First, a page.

‘One-in-a-million’ half-male, half-female bird spotted in Pennsylvania - GulfToday

‘One-in-a-million’ half-male, half-female bird spotted in Pennsylvania

red bird 1

The rare half-male, half-female northern cardinal.

Gulf Today Report

When Pennsylvania-based bird-watcher Jamie Hill set out to watch this peculiar bird that had been frequenting a friend’s neighbourhood, little did he know that he would have a once-in–a million encounter.

Hill, 69, ended up having an “experience of a lifetime” as he snapped photos of a rare northern cardinal that was half male and half female.

Mr Hill, who has been bird-watching for nearly 50 years, spotted the unusual sight of the half red, half white bird, in a tree in Warren County, outside of the city of Erie, last week.

“It was one of the experiences of a lifetime,” he told USA Today. 


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That’s because male northern cardinals have bright red feathers, and females have tan feathers. This bird was both.

The extremely rare phenomenon is known as “a bilateral gynandromorphy.”

They differ from hermaphrodites who share both or partial male and female reproductive organs, in that their whole body is divided down the middle biologically and it could, therefore, theoretically mate with either a male or female, and produce young.

It all started when Mr Hill was alerted by a family friend of a strange looking bird coming to one of her feeders near Grand Valley.

However, the birdwatcher had no idea it would turn out to a gynandromorphy.

After she texted him a photo taken through a window Mr Hill rushed to view the bird and spent an hour waiting before it arrived, and then took around 50 photographs.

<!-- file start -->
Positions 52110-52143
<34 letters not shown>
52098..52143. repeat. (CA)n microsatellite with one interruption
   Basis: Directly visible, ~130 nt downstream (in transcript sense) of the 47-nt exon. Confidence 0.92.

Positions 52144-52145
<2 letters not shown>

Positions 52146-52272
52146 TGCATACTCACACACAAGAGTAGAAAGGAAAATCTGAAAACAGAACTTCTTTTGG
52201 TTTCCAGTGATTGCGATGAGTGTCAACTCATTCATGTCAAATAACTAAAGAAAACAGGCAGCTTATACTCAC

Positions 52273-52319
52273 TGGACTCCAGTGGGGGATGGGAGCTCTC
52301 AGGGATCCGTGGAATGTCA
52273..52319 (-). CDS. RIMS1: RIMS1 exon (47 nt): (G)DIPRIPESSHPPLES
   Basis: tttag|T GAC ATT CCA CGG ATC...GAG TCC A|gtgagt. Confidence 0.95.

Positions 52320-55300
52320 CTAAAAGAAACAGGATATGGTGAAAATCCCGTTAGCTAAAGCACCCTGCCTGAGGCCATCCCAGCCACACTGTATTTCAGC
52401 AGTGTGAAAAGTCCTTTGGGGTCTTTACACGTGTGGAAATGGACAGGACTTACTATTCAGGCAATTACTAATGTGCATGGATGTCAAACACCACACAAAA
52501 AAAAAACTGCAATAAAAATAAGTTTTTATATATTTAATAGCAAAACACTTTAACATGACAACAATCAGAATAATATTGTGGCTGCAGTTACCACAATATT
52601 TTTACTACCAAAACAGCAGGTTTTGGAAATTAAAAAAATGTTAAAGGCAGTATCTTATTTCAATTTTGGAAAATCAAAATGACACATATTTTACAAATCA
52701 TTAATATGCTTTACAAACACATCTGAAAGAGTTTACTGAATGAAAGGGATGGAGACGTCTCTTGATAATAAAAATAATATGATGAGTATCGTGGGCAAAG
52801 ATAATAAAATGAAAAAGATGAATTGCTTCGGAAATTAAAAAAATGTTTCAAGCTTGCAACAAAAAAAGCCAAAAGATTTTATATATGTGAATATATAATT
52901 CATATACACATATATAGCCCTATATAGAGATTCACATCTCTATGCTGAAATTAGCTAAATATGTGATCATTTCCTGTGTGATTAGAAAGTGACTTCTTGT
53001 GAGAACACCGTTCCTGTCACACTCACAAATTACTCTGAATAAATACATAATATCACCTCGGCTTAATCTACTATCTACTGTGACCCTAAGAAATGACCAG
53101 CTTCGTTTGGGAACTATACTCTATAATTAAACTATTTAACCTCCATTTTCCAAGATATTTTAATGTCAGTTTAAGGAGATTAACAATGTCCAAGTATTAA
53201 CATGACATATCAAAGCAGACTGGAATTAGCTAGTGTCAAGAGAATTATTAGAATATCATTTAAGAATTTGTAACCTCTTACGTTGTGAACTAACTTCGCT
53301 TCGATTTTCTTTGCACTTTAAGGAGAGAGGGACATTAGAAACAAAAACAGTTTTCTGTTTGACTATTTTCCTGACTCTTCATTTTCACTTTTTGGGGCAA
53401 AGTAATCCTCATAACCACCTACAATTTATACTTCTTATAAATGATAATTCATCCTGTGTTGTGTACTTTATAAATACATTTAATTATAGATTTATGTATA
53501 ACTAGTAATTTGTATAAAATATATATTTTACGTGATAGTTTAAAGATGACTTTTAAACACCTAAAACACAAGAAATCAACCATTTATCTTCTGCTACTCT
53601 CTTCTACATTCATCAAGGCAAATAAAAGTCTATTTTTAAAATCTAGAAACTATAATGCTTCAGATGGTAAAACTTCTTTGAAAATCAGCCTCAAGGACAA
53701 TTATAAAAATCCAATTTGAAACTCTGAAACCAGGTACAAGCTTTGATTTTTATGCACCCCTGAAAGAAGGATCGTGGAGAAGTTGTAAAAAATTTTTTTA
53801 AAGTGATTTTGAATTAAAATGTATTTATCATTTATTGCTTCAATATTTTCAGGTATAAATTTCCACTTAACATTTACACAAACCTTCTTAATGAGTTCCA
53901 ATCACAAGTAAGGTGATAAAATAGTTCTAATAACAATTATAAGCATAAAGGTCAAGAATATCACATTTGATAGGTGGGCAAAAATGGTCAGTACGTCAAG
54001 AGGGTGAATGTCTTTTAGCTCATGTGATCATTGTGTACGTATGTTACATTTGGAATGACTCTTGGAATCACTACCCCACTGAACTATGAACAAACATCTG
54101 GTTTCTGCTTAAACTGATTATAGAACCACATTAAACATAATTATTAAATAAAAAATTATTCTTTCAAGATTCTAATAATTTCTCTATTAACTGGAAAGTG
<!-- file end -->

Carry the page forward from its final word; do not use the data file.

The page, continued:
Writing about his discovery on February 20 in the Erie Bird Observatory blog Mr Hill said: “It was immediately apparent ... it was indeed a cardinal with extremely rare bilateral gynandromorphism. This bird would have a functioning ovary on its left side and a functioning single testis on its right.”

He added: “I have been birding for 48-years and ... I had a once-in-a-lifetime, one-in-a-million bird encounter.”

One of the first scientific recordings of the condition was in 1752, when The Royal Society of England was presented with a unique lobster that was split down the middle in colour, as reported by the BBC.

Since then other animals seen to have the rare condition include chickens, butterflies, snakes, bees, crabs and silk worms as well as birds.

Because of the northern cardinal’s distinct, bright red plumage, it is believed to be noticed more frequently.

A similar northern cardinal was spotted a few years ago near Erie and published in National Geographic in January 2019.

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